Coleen Pierre was worried that there might be some confrontation at a rally on Sunday on the Katzie reserve in Pitt Meadows - instead, she was "overwhelmed" at the turnout and support, especially from the youth in her community.
About 70 people came to the reserve at the end of Bonson Road from several First Nations - Squamish, Kwantlen, Cheam, and Skwah - and they brought their drums, stories, and words of encouragement as the Katzie people declared their intention to "reclaim" their homes.
"I'm overwhelmed by the support we have from the young [people]," Pierre said.
Pierre organized the rally with help from her sister Eileen Kenworthy because she said she's had enough of the problems related to drugs and alcohol on the reserve.
The motivation for the rally was to recreate a safe environment for the children and grandchildren on the reserve. Pierre said that they want to teach the young people to "respect the drums" and learn about their heritage to make them proud of it.
"It's the culture that's going to get these guys back," Pierre said.
The group, which included nonnatives as well from Maple Ridge and Pitt Meadows, marched around the small reserve and off the reserve on Bonson Road as well.
At each corner, the march stopped and people - locals and visitors - spoke about their experiences and how they supported the Katzie in their efforts to address the drug and alcohol problems on the reserve. They also spoke of healing and taking responsibility for their children.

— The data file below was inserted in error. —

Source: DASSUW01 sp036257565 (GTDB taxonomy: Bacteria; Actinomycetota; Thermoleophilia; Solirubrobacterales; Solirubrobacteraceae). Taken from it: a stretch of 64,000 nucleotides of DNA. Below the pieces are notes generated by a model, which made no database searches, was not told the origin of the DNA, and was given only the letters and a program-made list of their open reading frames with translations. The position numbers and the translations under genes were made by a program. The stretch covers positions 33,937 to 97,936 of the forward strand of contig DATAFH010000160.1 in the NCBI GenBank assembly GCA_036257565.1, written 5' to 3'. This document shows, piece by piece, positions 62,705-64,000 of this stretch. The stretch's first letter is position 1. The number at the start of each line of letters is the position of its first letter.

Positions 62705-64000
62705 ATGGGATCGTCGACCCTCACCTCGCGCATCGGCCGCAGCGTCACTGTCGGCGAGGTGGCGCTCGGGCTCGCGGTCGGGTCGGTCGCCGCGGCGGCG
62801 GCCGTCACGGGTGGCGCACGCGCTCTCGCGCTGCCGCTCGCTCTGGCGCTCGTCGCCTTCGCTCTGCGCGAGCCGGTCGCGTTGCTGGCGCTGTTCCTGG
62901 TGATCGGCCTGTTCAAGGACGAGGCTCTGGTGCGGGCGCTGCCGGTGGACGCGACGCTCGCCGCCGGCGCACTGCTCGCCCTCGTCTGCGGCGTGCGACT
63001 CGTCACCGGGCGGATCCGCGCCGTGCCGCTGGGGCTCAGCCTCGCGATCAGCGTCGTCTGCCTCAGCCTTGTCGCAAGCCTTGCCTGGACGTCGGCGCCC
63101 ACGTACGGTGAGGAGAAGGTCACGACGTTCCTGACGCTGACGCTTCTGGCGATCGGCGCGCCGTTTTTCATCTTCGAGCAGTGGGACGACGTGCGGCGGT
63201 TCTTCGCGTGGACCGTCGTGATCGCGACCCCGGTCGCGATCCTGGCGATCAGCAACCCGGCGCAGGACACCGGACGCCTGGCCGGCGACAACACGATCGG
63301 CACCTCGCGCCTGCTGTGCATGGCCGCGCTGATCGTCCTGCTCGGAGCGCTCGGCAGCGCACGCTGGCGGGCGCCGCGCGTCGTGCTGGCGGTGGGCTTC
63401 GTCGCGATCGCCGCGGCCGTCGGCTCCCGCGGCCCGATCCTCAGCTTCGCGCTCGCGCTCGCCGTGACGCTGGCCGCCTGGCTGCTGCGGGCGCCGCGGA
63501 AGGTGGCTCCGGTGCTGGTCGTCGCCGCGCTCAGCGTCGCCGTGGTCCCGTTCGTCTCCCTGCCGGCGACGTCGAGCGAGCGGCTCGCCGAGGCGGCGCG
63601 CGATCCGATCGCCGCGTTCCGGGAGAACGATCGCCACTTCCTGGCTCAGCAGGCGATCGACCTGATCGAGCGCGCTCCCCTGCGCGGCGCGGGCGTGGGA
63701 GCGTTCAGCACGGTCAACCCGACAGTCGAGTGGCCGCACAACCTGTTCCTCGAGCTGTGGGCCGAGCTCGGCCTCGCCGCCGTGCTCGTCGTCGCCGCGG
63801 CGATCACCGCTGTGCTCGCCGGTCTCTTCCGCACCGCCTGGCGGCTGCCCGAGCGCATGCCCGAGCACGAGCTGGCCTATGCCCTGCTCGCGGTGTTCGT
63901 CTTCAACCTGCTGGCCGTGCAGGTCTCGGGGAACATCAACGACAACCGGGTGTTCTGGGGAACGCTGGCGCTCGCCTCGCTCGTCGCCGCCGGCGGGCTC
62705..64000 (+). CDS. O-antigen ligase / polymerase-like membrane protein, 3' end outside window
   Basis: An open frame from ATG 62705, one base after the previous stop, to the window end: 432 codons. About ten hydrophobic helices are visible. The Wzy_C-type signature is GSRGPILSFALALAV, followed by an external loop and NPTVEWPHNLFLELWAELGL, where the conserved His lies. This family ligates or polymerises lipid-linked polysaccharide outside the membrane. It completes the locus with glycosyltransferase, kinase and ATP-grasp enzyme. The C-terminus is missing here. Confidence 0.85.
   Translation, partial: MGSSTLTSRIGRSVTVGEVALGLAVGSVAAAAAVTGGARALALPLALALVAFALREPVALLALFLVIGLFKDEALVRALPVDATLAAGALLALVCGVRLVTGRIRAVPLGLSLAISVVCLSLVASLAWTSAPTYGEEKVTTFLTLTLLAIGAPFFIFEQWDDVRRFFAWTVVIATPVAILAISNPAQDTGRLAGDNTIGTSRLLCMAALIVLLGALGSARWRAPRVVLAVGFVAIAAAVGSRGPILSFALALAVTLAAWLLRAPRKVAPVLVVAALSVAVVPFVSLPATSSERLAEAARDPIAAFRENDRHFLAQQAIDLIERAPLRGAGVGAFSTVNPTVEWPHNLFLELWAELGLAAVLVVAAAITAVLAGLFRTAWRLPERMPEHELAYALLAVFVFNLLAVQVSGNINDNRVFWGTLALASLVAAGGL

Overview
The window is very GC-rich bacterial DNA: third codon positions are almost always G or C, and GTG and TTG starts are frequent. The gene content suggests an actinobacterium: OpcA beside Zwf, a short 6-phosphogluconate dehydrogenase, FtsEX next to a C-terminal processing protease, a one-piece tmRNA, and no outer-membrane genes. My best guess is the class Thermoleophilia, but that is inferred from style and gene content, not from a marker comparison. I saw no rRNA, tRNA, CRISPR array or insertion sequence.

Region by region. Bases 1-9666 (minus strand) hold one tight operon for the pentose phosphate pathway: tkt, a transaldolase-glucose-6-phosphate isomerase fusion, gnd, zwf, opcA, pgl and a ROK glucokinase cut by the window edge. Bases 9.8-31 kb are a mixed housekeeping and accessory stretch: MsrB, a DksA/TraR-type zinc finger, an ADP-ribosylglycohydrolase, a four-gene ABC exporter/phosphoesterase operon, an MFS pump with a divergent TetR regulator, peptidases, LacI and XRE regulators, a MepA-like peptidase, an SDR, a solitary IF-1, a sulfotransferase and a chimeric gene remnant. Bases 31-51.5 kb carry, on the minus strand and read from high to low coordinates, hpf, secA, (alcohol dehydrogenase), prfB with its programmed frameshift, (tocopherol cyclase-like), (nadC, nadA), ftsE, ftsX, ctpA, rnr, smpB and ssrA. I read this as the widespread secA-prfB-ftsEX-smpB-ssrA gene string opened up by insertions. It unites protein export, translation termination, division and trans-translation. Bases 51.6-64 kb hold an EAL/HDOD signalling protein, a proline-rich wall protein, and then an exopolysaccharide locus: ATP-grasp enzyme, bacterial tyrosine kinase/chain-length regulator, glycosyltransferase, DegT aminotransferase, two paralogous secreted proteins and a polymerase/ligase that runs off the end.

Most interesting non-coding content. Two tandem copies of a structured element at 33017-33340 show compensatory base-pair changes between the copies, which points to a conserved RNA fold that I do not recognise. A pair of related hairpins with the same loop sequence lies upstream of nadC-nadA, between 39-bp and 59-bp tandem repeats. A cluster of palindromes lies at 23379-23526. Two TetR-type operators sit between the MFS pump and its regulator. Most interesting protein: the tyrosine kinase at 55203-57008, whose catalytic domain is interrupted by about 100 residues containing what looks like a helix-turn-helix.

Many wore handmade signs with messages like "Reclaiming our territory," "We struggle, we fall, we get back up," and "There's more to having fun than drugs & alcohol."
Driving home the message were children carrying many of the signs.
Kenworthy was pleased with how many community members joined in the march, and she believes people got the message that the mothers and grandmothers at Katzie are fed up - "we're done," she said.
"I hope they understand how we feel," she added. One of the concerns that prompted the march was safety, and Kenworthy said the adults have to be constantly standing on the road and watching to make sure the children are safe on the reserve.
Kenworthy said the residents on Bonson's Landing came out to see them as they went along Bonson Road, and she pointed out that the problems on the Katzie territory also affect their neighbours outside the reserve as well.
"They said 'thank you,'" she said of the Bonson's Landing residents.
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